"A distinctive contribution to the literature on American Indian religions."—Raymond J. DeMallie
When Paul B. Steinmetz worked among the Oglala Lakota in South Dakota, he prayed with the Sacred Pipe, conversed with medicine men, and participated in their religious ceremonies.
Steinmetz describes the history, belief systems, and contemporary ceremonies of three religious groups among the Oglala Lakota: traditional Lakota religion, the Native American Church, and the Body of Christ Independent Church, a small Pentecostal group. On the basis of these descriptions, Steinmetz discusses the interdynamics of Pipe, Bible, and Peyote, and offers a model for understanding Oglala religious identity. Steinmetz maintains that a sense of sacramentalism is essential in understanding Native American religions and that the mutual influence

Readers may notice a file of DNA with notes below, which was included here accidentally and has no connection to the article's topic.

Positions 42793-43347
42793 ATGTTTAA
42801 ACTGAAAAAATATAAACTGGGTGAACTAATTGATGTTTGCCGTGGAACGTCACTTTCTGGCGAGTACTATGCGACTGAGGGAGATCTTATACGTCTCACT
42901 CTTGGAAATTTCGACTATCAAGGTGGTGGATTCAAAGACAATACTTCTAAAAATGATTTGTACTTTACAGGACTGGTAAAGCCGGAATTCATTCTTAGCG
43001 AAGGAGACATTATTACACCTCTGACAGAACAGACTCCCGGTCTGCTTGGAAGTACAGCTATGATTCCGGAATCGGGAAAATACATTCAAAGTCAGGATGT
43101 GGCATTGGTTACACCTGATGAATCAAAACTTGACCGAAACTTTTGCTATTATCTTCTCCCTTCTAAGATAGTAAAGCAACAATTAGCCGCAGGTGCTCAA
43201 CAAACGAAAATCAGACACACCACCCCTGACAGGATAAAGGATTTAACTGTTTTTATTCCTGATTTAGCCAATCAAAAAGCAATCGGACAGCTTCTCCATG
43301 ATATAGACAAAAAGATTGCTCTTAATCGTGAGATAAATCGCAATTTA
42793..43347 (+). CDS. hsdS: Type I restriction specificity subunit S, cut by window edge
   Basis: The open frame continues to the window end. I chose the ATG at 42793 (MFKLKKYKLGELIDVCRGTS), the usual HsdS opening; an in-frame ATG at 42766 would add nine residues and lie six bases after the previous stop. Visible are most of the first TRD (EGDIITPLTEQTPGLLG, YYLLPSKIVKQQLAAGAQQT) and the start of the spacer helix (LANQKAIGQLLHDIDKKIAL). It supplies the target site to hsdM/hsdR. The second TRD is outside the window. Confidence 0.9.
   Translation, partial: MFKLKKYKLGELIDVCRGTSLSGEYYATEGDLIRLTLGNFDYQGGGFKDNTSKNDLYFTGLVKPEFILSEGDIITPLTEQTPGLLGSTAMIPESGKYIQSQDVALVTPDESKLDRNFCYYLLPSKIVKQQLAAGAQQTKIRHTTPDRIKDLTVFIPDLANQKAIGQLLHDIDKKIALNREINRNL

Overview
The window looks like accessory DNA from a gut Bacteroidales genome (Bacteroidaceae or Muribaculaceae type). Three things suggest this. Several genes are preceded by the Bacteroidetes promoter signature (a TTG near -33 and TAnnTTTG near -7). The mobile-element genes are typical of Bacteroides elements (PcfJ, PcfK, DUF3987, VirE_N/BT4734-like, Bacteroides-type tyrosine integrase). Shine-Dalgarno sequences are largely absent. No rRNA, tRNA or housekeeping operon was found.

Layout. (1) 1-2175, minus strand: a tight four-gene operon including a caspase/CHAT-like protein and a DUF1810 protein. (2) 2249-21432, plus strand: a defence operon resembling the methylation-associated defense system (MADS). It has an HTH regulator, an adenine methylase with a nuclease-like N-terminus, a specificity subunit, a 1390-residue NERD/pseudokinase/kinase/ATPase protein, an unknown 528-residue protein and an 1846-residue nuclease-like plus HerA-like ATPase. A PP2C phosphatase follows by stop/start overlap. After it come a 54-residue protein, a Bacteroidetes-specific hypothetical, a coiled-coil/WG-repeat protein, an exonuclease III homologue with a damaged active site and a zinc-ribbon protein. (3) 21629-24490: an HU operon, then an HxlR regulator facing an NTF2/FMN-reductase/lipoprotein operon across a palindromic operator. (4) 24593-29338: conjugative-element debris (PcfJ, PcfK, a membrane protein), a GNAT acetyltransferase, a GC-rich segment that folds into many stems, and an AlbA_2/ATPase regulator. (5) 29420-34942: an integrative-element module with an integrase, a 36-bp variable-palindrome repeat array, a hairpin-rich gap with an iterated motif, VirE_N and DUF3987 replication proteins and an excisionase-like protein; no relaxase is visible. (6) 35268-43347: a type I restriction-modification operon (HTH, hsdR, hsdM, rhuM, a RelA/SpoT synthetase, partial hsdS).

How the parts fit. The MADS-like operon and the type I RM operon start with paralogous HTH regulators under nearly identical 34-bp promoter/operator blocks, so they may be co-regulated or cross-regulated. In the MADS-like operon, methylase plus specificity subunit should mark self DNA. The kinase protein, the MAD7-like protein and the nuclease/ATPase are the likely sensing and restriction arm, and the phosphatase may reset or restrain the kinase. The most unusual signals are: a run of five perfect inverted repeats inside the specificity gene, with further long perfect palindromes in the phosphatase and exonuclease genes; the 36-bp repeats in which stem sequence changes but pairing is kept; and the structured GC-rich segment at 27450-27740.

between Lakota religion and Christianity has been far more extensive than most scholars have suggested.
Paul B. Steinmetz, S. J., served as a priest among the Oglala Lakota on the Pine Ridge Reservation in South Dakota from 1961 to 1981. He is the author of The Sacred Pipe: An Archetypal Theology.
6 x 9, 252 pages, 22 black and white illustrations